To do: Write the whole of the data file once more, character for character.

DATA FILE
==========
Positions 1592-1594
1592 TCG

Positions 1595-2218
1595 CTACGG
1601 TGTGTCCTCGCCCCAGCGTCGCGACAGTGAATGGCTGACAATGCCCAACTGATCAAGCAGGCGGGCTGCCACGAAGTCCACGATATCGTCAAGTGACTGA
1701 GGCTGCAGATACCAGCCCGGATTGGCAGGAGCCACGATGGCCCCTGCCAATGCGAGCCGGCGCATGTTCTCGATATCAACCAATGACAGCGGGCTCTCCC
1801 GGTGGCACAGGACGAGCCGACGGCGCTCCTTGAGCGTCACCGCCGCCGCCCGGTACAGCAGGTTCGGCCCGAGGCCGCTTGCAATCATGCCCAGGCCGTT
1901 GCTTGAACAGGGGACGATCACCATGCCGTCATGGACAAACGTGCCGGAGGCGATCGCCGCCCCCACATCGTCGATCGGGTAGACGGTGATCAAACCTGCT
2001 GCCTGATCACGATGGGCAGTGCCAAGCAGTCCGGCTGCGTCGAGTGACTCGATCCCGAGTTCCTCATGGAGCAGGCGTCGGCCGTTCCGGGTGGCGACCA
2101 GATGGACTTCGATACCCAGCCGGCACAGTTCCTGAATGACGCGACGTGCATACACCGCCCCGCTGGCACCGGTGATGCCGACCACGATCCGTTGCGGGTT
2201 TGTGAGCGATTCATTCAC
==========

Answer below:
Positions 1592-1594
1592 TCG

Positions 1595-2218
1595 CTACGG
1601 TGTGTCCTCGCCCCAGCGTCGCGACAGTGAATGGCTGACAATGCCCAACTGATCAAGCAGGCGGGCTGCCACGAAGTCCACGATATCGTCAAGTGACTGA
1701 GGCTGCAGATACCAGCCCGGATTGGCAGGAGCCACGATGGCCCCTGCCAATGCGAGCCGGCGCATGTTCTCGATATCAACCAATGACAGCGGGCTCTCCC
1801 GGTGGCACAGGACGAGCCGACGGCGCTCCTTGAGCGTCACCGCCGCCGCCCGGTACAGCAGGTTCGGCCCGAGGCCGCTTGCAATCATGCCCAGGCCGTT
1901 GCTTGAACAGGGGACGATCACCATGCCGTCATGGACAAACGTGCCGGAGGCGATCGCCGCCCCCACATCGTCGATCGGGTAGACGGTGATCAAACCTGCT
2001 GCCTGATCACGATGGGCAGTGCCAAGCAGTCCGGCTGCGTCGAGTGACTCGATCCCGAGTTCCTCATGGAGCAGGCGTCGGCCGTTCCGGGTGGCGACCA
2101 GATGGACTTCGATACCCAGCCGGCACAGTTCCTGAATGACGCGACGTGCATACACCGCCCCGCTGGCACCGGTGATGCCGACCACGATCCGTTGCGGGTT
2201 TGTGAGCGATTCATTCAC